Movies: "Magic Mike" | Arts & Culture

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Movies: "Magic Mike"
Movies: "Magic Mike"

Steven Soderbergh is a filmmaker who veers between small, artsy movies ("Sex, Lies and Videotape," "Kafka") and box office crowd pleasers ("Ocean's Eleven," "Out of Sight").  With "Magic Mike," with its focus on male strippers, he's clearly going for the box office.  The trouble is, it feels more like one of those smaller movies.

I went to see this one on the strength of earlier, positive reviews (and was one of only a handful of men in the audience).  I'm not sure how the female moviegoers reacted to it -- there was no screaming of loud laughter that I could tell -- but with a few exceptions, "Magic Mike" did not work its magic on me.

The movie stars (and was co-produced by) Channing Tatum, who reportedly started his show-biz career as a stripper and model, then moved on to such movies as "G.I. Joe: Retaliation" and "21 Jump Street"  (in the latter, he turned in a credible performance as the befuddled half of an undercover cop duo in high school).  Here, he's Mike, an earnest entrepreneur, who divides his crowded schedule among roofing jobs, furniture making and stripping at a Tampa nightclub to the delight of groups of screaming women.

He takes pity on Adam (Alex Pettyfer), a messed-up college dropout on the roofing site and before you know it, Adam is stripping alongside Mike.  Adam's older sister Brooke (Cody Horn, daughter of a Warner Bros. honcho) is none too pleased, but gets Mike to promise he'll look after little brother.  Of course, things don't work out quite as planned.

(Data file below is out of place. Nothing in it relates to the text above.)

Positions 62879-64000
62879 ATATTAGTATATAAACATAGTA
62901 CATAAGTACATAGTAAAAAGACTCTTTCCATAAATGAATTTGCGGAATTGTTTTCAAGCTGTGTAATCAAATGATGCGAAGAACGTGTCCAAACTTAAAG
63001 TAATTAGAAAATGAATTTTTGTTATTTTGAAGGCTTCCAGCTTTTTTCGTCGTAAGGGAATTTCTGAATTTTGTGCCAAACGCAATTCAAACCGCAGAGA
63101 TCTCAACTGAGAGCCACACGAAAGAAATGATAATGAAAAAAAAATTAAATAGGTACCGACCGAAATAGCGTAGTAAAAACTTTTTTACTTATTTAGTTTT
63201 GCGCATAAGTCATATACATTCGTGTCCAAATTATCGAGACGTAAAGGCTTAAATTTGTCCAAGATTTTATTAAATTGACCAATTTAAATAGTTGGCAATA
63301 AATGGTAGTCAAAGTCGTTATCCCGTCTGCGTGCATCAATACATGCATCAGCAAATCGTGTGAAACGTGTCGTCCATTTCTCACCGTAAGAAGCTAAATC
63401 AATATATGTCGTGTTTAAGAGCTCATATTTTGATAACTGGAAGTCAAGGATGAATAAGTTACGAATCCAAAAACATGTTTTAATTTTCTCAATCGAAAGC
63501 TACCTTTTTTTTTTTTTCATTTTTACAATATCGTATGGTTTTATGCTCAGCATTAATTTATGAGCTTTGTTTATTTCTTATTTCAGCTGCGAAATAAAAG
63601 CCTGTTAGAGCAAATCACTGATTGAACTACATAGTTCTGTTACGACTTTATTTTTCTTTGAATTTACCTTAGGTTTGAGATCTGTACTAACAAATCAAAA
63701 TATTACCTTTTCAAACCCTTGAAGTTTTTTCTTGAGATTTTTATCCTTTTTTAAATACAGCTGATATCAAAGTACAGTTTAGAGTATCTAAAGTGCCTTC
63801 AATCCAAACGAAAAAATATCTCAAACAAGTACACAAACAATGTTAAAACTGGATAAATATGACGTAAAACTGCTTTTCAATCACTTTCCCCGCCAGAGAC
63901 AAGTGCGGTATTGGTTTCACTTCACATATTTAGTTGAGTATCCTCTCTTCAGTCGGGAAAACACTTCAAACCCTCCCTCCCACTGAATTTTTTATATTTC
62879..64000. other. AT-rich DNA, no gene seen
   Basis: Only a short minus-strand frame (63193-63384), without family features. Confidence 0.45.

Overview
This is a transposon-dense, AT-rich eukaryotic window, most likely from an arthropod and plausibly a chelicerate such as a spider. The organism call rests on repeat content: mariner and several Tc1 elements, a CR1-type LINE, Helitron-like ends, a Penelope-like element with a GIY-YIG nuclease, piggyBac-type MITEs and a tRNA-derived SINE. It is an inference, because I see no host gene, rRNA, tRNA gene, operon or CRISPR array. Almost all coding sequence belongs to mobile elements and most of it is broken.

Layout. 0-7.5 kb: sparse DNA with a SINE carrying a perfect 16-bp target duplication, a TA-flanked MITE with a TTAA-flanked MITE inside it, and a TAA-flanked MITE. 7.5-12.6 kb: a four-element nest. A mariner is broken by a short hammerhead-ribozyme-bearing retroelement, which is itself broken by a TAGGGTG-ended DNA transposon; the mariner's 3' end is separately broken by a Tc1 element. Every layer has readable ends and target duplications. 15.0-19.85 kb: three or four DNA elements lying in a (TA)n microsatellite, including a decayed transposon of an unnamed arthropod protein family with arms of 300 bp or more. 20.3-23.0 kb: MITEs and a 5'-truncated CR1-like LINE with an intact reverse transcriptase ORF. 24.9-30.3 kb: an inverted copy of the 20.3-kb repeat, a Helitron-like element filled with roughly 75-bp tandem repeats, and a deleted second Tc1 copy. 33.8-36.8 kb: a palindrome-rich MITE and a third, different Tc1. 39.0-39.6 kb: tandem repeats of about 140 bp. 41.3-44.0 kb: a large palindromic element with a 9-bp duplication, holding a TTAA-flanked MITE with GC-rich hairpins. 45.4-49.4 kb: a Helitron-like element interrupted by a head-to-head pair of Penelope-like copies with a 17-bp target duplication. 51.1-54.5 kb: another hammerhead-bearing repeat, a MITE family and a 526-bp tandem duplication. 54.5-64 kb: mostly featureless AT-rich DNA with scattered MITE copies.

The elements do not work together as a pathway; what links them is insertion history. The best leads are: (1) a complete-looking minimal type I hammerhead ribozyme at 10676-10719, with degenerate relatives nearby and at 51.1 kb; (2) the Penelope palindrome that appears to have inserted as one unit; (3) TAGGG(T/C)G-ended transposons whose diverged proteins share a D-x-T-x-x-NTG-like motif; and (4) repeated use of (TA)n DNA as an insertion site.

That's pretty much it, plot-wise.

There's not much else to see here (except for some partial male and female nudity).  The Tampa club is tiny, most of the other scenes take place inside claustrophobic Florida apartment complexes, all with identical sand-colored decor.   Oh, wait, there's a draggy company picnic on a Florida island that looks more like a sandbar about go go under.

So what could possibly attract anyone to see this movie?  Two words: Matthew McConaughey.  

As Dallas, the owner and impresario of the club, he is simply terrific.  Not only does his persona dominate every scene he's in, he's a better showman and dancer than his entire troupe combined.   Plus he's 52 years old and in amazing shape.  He walks away with this movie the way Joel Gray did with "Cabaret."

Channing Tatum works hard to make Mike a believable character.  He certainly has the dance moves, but he's just too wooden offstage.  Same goes for Cody Horn:  she's a real-looking woman (as opposed to most of the strippers' girl-toys), but she doesn't give off any sparks.  Pettyfer's Adam brings nothing to the table whatsoever.  

The only performance of note beside McConaughey's is that of Olivia Munn (Sloan in the TV series "The Newsroom" and Chess Roberts in "Iron Man 2"), as Mike's go-to girl, whose study of psychology helps her survive the storyline.

"Magic Mike" was written by Reid Carolin, who not only co-produced it but also appears briefly as Brooke's boring boyfriend, Paul.  It was shot by Soderbergh himself.  

It's rated R for obvious reasons.  I give it a C at best, thanks largely to Matthew McConaughey's performance.

 

 

 

 

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